It begins when you say a series of specialised or techy words and the person you are speaking with begins to lose interest and fade in concentration...
That's what the author of the linked Verge article is hitting the nail on the head with, saying that "everything is too complicated". It's stated that, in light of the excitement around CES 2018, most people have no idea how any of these things work and are already hopelessly confused by the tech they have.
Do they really need to be inundated with the likes of robot dogs and talking toilets (some of the more wild gadgets of CES 2018) when Wi-Fi passwords, App stores, and USB-C's remain a real and current confusion.
The list below is made up from the Verge author's own experiences with "completely reasonable misconceptions about tech" - some of which are actually quite justified!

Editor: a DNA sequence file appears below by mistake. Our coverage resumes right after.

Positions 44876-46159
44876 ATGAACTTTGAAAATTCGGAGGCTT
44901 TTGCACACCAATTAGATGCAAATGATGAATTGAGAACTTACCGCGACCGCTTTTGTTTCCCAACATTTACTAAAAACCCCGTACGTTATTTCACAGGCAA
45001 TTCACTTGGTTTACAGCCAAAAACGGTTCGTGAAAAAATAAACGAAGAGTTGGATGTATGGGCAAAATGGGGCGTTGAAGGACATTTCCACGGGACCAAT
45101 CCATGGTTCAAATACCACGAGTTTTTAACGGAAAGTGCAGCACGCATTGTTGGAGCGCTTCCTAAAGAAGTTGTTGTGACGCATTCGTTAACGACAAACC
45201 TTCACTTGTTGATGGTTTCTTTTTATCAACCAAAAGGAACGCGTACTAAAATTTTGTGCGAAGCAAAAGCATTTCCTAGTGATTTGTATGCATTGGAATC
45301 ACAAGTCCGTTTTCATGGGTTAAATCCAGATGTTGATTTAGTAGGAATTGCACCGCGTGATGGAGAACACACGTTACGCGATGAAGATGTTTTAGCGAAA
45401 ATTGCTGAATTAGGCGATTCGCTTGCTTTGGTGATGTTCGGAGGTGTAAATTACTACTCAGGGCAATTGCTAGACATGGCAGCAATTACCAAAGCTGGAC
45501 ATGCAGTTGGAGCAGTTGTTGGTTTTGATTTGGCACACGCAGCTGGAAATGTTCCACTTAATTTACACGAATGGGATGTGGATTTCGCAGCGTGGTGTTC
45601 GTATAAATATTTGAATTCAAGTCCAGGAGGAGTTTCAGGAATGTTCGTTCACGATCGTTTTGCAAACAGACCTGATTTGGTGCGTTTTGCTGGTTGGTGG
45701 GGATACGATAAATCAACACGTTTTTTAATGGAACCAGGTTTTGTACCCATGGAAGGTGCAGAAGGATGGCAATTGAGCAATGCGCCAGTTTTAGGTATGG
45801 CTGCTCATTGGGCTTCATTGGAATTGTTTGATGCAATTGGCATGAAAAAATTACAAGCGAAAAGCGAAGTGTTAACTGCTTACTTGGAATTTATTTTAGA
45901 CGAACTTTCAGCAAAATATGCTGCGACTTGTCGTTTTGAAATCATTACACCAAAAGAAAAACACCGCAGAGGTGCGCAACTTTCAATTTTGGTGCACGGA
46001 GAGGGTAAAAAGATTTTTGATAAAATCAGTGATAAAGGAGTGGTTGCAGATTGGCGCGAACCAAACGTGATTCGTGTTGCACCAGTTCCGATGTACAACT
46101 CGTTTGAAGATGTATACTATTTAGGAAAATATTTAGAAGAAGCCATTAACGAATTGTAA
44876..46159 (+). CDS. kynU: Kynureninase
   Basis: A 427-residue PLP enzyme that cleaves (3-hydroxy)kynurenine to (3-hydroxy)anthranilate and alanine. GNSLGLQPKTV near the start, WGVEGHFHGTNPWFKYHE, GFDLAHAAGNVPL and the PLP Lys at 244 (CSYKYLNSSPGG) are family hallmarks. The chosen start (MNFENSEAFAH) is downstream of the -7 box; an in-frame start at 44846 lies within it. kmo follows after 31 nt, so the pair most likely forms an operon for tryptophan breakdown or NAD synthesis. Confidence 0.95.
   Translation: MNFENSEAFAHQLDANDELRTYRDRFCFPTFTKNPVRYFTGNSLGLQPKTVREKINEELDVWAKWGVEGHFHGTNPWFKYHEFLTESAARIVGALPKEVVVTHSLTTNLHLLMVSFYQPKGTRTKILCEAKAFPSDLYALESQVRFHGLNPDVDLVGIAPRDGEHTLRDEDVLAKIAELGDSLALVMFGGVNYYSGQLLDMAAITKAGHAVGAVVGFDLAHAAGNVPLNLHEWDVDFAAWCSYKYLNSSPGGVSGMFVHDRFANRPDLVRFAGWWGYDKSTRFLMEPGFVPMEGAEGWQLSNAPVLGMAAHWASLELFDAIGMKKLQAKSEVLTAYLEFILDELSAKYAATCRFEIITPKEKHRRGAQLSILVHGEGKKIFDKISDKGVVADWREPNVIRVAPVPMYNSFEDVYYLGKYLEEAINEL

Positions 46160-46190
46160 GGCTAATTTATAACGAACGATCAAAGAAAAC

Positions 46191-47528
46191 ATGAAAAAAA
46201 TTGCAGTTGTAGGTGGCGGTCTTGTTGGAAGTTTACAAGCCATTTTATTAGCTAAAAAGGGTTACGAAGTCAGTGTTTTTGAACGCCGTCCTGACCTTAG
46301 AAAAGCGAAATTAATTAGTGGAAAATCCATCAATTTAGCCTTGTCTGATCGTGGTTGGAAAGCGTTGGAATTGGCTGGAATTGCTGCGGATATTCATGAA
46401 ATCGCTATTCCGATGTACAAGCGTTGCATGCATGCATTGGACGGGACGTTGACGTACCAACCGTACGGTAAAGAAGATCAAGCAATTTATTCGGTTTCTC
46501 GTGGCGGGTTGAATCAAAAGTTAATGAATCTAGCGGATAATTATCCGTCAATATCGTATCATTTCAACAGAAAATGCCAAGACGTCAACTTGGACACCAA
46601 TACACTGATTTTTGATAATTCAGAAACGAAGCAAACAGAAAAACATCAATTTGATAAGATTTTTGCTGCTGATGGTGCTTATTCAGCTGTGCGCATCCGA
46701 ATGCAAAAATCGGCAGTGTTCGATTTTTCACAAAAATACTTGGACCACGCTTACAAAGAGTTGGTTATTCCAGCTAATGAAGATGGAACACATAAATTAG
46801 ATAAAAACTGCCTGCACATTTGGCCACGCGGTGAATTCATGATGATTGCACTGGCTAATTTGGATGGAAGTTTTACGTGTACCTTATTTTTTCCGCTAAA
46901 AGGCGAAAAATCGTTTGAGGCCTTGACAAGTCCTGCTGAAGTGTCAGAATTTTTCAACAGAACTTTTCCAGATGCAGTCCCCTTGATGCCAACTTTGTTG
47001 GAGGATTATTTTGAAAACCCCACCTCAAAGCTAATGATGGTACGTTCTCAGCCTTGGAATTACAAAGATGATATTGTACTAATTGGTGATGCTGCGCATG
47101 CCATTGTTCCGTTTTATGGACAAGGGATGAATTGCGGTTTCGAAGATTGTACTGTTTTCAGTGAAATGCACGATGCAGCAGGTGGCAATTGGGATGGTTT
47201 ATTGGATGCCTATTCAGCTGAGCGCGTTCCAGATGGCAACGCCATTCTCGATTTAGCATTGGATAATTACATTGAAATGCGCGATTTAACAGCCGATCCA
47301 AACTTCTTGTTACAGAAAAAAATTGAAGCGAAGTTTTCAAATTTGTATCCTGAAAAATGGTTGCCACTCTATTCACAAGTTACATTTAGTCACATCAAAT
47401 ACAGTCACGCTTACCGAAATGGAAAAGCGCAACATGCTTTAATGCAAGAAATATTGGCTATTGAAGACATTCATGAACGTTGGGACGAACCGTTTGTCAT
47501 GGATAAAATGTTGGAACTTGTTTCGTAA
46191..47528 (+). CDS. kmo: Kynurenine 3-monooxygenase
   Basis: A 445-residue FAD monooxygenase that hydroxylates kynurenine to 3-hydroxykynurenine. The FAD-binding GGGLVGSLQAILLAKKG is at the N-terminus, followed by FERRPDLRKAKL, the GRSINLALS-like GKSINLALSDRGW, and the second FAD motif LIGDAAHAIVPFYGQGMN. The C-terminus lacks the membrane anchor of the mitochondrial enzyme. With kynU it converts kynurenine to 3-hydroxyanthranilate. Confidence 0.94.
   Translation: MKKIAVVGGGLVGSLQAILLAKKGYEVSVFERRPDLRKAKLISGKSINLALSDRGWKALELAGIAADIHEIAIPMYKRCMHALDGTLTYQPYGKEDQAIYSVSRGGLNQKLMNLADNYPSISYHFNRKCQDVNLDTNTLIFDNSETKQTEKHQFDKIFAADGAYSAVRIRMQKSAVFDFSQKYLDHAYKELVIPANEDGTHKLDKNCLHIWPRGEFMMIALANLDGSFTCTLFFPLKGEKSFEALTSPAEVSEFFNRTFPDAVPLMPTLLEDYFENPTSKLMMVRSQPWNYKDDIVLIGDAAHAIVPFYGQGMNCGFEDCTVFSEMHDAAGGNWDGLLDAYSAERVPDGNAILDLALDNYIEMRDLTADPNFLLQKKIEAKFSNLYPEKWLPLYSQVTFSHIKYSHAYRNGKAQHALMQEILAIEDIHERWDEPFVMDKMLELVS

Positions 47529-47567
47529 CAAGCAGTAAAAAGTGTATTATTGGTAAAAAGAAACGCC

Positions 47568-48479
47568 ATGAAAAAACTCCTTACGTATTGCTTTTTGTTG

Not knowing the difference between iMessage and SMS, or what iMessage is except “blue bubbles” Not knowing why having an Android user in a group text makes it worse than an iMessage group with iPhone users The difference between Bluetooth and Wi-Fi “Does Alexa always listen to you like Facebook?” “Can you get a desktop that runs Chrome?” What iCloud is, or what the difference is between your AppleID, your iCloud ID, and iCloud password “I’ve heard the iPhone X doesn’t have to update the software as much?” Not knowing why mail on the iPhone asks if you want to send small, medium, large, or full-size images to email photos Why you need so many different passwords “What is the App Store on the Apple TV for?” “Why does it say live in the corner when I take a photo?”